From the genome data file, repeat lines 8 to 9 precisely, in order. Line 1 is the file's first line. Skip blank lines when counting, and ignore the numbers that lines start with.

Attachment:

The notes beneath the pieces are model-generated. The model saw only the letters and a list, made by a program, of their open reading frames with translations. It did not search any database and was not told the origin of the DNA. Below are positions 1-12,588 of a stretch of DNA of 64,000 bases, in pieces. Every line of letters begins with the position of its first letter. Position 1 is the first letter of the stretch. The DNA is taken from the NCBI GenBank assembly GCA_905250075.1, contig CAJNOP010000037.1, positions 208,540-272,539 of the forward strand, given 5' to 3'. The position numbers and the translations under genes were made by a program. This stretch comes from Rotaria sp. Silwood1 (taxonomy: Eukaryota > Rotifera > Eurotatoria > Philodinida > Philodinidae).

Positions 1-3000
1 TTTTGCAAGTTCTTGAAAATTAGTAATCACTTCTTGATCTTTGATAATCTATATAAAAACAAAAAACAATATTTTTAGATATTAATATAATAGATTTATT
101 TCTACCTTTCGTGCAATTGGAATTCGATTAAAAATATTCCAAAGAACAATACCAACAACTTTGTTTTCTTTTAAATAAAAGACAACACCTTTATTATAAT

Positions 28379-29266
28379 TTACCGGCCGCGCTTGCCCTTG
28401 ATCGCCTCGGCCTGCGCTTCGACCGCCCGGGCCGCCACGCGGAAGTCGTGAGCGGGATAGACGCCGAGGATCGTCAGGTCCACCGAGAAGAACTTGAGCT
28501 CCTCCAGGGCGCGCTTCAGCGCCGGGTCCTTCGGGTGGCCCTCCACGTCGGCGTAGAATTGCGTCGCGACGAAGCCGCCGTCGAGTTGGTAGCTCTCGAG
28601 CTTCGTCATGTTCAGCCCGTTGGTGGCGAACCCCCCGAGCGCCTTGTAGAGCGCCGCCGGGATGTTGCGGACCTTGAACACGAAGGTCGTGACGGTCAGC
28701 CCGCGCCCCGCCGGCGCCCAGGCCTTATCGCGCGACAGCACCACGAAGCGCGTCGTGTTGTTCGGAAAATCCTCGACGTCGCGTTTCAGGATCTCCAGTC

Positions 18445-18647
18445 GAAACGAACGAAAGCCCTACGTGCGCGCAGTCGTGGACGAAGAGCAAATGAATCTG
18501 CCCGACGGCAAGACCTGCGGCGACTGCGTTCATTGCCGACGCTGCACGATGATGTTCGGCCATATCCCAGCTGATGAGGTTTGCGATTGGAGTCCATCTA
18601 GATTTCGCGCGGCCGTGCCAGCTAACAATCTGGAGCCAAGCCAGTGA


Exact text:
28501 CCTCCAGGGCGCGCTTCAGCGCCGGGTCCTTCGGGTGGCCCTCCACGTCGGCGTAGAATTGCGTCGCGACGAAGCCGCCGTCGAGTTGGTAGCTCTCGAG
28601 CTTCGTCATGTTCAGCCCGTTGGTGGCGAACCCCCCGAGCGCCTTGTAGAGCGCCGCCGGGATGTTGCGGACCTTGAACACGAAGGTCGTGACGGTCAGC